Lets hope our cubbies can take 1 more tonight and start a nice run of solid to good baseball.

    Side note......our ole pal Jake is pitching a gem in Philly thru 6. Not striking out as many as he did as a Cub, but less then 80 pitches heading into the 7 and a 3-0 lead is solid. Next step for a power pitcher is always learning how to "pitch" ie get outs on balls in play.

  • In reply to Jim Odirakallumkal:

    Kruk just said the longest 3 outtings of the year for them so far have all been by Arrieta

  • In reply to DropThePuck:

    I got you.

  • In reply to Mike Banghart:

    I see what you did there, Mike! Thanks for the assist.

  • What's wrong with bryant? the reporters kept saying he's 100% healthy , they got rid of the hitting coach yet he's been terrible.I don't understand all the stats told us he's great because of woba and wrc+ but he's an underwhelming hitter who pulls everything and never goes oppo.

    I think I know the answer

    *Over-rated clap clap clap clap clap*

    ALL of theo epsteins 1st round picks who have made the majors are

  • In reply to bolla:

    Don't even look up schwarbers #'s yikes!! Besides stealing millions from the cubs Jason mcleod does what again?

  • In reply to bolla:

    Among the many moves McLeod is generally credited with within the organization, he was seen as being a key person in favor of landing Jake Arrieta.

  • In reply to bolla:

    Stop trolling, bolla. Don't you ever learn?

  • In reply to Cliff1969:

    Trolling how? Take a hike already and stop acting like the blog police

  • In reply to bolla:

    I'll take your advice. If nobody else sees a problem, then it must be me.

  • In reply to Cliff1969:

    I Don’t mean to pick sides at all also cliff I just can’t find many cubs sites these days where fans aren’t being critical of Bryant and to a greater extent Schwarber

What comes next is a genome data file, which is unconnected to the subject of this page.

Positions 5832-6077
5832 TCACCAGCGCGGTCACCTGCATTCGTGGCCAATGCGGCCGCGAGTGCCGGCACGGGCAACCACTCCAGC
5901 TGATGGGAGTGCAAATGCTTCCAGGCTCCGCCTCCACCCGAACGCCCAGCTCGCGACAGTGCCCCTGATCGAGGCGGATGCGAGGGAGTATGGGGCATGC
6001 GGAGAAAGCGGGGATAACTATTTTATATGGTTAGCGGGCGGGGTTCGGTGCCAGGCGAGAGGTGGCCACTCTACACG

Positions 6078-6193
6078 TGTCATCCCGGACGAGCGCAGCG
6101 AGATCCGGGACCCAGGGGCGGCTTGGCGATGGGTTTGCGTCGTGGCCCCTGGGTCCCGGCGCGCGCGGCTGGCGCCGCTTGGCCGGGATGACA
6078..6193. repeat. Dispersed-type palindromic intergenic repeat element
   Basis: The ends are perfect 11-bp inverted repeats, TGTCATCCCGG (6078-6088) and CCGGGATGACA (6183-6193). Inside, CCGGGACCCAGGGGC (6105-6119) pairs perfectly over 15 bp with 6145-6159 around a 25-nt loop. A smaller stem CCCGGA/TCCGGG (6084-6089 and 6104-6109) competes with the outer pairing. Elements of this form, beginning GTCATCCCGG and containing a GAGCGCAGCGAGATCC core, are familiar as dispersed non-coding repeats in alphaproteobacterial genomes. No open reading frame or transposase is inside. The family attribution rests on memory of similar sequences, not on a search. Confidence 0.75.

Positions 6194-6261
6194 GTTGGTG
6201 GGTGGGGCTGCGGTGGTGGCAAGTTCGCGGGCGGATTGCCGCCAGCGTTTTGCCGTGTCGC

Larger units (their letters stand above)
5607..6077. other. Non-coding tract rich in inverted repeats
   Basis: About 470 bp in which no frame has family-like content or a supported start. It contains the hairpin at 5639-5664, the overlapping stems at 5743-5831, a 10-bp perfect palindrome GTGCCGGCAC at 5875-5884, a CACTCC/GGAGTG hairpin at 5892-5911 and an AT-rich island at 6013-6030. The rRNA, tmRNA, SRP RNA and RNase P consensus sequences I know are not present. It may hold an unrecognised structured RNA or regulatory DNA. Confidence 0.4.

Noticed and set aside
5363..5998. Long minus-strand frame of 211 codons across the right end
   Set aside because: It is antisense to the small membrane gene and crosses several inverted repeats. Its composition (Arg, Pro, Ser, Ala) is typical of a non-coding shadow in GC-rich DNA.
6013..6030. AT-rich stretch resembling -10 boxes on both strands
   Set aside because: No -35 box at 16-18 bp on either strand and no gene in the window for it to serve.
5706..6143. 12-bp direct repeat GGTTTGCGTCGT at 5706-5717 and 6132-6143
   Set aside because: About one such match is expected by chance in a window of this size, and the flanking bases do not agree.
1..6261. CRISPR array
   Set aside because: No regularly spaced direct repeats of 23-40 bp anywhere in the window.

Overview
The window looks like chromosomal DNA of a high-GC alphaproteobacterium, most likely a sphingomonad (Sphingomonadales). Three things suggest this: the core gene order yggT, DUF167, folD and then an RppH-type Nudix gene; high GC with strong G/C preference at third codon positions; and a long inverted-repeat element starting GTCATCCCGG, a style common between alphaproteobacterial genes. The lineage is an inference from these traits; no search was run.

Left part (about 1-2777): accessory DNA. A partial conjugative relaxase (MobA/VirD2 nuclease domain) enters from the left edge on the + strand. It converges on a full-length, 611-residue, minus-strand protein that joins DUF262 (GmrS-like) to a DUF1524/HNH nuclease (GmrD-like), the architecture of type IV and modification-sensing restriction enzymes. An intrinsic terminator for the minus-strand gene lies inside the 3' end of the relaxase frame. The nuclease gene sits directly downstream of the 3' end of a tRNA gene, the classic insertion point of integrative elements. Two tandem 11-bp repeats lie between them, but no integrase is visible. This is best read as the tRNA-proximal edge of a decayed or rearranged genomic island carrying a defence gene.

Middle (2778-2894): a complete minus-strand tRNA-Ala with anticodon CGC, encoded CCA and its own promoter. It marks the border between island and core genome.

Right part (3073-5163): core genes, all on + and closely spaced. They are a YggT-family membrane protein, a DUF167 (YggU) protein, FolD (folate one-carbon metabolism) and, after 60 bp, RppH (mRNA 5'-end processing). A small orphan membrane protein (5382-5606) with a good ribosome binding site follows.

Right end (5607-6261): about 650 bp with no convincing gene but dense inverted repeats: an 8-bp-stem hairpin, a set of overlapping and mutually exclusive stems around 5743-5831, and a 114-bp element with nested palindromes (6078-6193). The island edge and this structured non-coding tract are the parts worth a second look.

• In reply to Cliff1969:


  • In reply to Cliff1969:

    We ALL see the problem Cliff......but most of us know and come here to root on and enjoy our team, disect the flaws, hope for the best, cheer, boo.....whatever. Blow him off....most everyone here does anyhow.

  • In reply to Wickdipper:

    If you really "blew me off" you wouldn't make this passive aggressive post.It's ok to be overly critical of the cubs most productive player in baez on this site but god forbid I say anything negative about golden boys bryant and schwarber then I'm a troll lulz.

    Exactly why your fake outrage won't matter and I'll keep posting

  • In reply to bolla:

    Cristian P territory......keep it up, keep it up......

  • In reply to Cliff1969:

    No, it is not you, Cliff.

    Take a deep breath, count to 10. Enjoy fhe 70 degree sunny Alabama afternoons. Celebrate the Cubs sweep. Take an extra 1/2 second to check the poster before reading the comment. Life is too short to waste energy on ...

    I enjoy your posts, my friend. Keep them coming!

  • In reply to Cliff1969:

    In his defense he sort of has some bragging rights and I think it’s fair to say that Kyle and KB have been the 2 most disappointing players on the roster thus far relative to their high expectations. Let’s keep in mind KB was supposed to be a perennial all star and Kyle was the best hitter in college and then dominated the minors on his way to becoming a top 10 overall prospect in baseball. Now I think it’s too early to declare victors on this subject but I do think it’s fair to say that those guys have underperformed as bolla warned last season. That being said KB is a good week away from his numbers being where they need to be it’s mid April after all

  • In reply to Cliff1969:

    Kyles hot start to his career and the playoffs also raised expectations for him. If I’m being Honest I was a Schwarber supporter throughout the years loved him and Eloy more than Almora and happ. But I thought he’d be a way better contact hitter then he’s turned into thus far

  • In reply to Cliff1969:

    At the same time though if 1. Almora didn’t make that heads up tag up do they win the WS. 2. Highly doubt they win the WS if Bryant wasn’t mvp and he also had a solid steady 2016 postseason. 3. They don’t beat Cleveland without Schwarber at DH (3-1 with him at DH, 1-2 at wrigley). It’s not Theo and McLeod’s fault that these kids have collectively had a lot of early career success only to regress. Is that theos problem or is joe maddons staff just not doing a good job of developing these hitters, esp with all the hitting coach changes

  • In reply to bolla:

    Let’s give KB some more time you and I have long established that KB is no javy Báez but I’d expect he’s a much better hitter then this when he’s healthy. I’ll still take the 1st 2 years of KB any day even though he messes up more big rbi spots then any all star should.